And the chord was out and rested on the floor in quiet with only a few sparks of lightning shooting out across the invisible but electrical path which threaded and flowed like a current between the two lightning sticks.
The room was then emptied of any breathing souls and rested that way with only the few and faint sparks, lightning sparks, wandering the fine two lines of the two chords and the two lightning sticks.
The silence remained, calm and quiet out of existential view, in darkness.
But then, suddenly, the room came alive.
Not with fire. Neither with unleashed electricity, but with a focused blast as if the pull and current of the lightning had life by its own.
First, it sparked itself back and forth, each time more intensive, between the two lightning sticks, the two metal sub-chords in the chords. This, until it turned to a steady current which flowed forward, forward, forward and generated but more with every lap around the chord track as it went.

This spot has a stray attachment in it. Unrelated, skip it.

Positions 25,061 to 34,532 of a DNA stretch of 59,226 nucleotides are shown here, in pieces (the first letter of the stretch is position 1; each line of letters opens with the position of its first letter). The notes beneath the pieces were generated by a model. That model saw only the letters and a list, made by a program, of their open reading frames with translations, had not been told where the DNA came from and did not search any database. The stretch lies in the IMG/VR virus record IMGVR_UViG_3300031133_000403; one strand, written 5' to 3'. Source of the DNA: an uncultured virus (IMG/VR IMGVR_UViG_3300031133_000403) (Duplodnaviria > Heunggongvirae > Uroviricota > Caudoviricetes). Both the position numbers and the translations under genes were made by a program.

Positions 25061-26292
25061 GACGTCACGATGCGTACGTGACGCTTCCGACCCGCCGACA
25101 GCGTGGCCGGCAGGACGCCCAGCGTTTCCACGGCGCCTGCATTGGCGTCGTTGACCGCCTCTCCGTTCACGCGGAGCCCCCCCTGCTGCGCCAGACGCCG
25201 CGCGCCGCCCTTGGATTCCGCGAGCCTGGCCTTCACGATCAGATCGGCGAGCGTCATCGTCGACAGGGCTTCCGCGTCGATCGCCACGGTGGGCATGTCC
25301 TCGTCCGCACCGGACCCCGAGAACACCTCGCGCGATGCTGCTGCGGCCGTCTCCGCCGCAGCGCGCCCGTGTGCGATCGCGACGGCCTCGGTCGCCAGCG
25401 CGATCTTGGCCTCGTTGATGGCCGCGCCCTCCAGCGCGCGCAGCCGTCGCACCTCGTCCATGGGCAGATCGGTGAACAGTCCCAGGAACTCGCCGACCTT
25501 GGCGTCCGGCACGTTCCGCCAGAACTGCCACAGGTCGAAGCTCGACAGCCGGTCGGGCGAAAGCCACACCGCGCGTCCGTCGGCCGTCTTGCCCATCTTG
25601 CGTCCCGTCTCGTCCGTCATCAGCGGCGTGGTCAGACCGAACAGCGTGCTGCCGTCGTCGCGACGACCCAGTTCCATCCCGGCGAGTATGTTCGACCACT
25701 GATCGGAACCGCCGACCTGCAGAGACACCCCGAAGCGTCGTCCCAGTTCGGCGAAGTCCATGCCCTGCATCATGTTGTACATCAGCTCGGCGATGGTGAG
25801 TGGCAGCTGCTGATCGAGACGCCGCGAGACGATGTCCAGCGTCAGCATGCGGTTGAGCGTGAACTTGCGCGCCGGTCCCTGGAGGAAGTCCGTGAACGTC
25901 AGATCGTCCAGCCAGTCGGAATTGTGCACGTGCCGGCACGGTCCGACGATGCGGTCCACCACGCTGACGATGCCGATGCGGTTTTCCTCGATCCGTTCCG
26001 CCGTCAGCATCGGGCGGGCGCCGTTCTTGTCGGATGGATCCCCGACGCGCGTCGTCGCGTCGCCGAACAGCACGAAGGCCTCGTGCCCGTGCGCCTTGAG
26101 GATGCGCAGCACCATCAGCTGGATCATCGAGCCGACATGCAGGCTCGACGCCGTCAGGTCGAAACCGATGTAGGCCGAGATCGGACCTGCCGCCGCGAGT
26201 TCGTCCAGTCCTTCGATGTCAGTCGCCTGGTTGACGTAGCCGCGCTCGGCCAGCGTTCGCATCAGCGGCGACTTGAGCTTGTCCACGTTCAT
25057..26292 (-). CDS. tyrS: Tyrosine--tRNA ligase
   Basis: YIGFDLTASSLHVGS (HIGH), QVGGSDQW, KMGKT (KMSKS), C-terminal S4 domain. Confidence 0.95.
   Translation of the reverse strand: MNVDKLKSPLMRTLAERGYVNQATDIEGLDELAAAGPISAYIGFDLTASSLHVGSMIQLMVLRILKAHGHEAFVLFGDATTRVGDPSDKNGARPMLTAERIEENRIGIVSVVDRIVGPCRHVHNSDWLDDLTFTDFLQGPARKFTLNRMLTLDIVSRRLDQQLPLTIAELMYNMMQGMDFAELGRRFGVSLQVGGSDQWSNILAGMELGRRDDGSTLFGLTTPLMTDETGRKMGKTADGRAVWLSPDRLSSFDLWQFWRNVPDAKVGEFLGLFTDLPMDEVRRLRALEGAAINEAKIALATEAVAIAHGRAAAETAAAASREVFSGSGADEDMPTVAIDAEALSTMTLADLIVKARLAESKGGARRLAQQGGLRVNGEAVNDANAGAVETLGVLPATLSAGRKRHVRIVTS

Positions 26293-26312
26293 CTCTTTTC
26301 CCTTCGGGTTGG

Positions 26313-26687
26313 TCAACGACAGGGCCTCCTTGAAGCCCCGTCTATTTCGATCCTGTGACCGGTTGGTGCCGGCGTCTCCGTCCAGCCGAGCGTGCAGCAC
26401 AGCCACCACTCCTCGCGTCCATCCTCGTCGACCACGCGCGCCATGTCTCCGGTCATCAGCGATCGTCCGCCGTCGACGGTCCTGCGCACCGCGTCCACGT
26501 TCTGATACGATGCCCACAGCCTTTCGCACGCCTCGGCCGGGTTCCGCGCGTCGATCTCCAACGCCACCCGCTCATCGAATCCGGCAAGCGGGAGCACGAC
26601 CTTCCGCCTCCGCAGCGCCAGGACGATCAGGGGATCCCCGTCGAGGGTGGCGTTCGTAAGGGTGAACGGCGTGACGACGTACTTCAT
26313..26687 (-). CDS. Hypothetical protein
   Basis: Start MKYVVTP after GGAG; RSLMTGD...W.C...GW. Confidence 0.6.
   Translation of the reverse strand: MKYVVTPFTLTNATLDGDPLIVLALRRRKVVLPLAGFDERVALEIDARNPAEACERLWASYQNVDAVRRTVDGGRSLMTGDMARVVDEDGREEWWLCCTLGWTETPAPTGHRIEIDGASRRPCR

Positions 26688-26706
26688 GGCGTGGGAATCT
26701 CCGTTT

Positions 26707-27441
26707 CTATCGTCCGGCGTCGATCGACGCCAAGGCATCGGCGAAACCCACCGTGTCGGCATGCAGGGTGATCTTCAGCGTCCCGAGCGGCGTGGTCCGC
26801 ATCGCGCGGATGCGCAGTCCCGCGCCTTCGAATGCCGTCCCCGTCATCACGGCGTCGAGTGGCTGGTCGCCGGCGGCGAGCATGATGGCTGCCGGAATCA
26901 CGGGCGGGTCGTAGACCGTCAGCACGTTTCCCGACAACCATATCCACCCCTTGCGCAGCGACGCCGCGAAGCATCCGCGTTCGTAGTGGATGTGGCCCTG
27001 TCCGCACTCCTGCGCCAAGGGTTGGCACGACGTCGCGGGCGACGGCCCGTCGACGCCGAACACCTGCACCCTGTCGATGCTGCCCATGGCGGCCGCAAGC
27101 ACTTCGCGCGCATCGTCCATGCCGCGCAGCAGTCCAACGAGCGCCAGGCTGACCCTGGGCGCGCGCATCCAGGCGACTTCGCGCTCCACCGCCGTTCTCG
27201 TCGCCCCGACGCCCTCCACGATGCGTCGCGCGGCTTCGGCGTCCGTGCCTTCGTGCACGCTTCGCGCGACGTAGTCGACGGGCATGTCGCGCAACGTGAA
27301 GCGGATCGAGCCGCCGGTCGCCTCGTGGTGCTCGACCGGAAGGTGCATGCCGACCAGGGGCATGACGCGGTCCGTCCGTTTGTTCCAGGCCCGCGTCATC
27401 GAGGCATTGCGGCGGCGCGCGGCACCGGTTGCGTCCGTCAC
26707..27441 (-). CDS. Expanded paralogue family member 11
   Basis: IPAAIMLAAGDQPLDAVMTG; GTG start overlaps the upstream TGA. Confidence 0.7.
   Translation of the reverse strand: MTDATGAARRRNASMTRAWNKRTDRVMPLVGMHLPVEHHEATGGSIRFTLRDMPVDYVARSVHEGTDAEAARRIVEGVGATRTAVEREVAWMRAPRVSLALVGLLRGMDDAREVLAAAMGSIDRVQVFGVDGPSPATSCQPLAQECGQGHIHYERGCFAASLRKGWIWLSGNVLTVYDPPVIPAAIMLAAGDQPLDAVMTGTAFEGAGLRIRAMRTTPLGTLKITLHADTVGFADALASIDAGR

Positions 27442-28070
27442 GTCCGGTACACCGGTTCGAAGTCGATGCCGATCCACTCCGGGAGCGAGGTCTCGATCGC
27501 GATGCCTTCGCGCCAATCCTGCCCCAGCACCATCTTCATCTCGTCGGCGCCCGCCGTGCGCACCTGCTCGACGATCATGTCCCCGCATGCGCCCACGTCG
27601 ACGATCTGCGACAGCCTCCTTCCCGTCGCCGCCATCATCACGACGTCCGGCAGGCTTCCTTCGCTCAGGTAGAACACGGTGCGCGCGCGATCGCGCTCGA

And then, it sparked to life, as if a kick had been slammed at the chord — perhaps one of lightning that struck it from the walls. Lightning made from only lightning, pure lightning, that now walked hurriedly between the two chords laying across from each other. And the chords moved around the room and sparked electricity into everything it could find and everything it touched.
The teddybear with the cold heart. The bird with the torn and thrashed feathers. The raccoon with the hungry face. The furry rabbit with the very cute face.
The room that moments ago had been emptied of all living souls now breathed floating with a whole army of them — like the terra-cotta army come to life, or rather, sparked to life.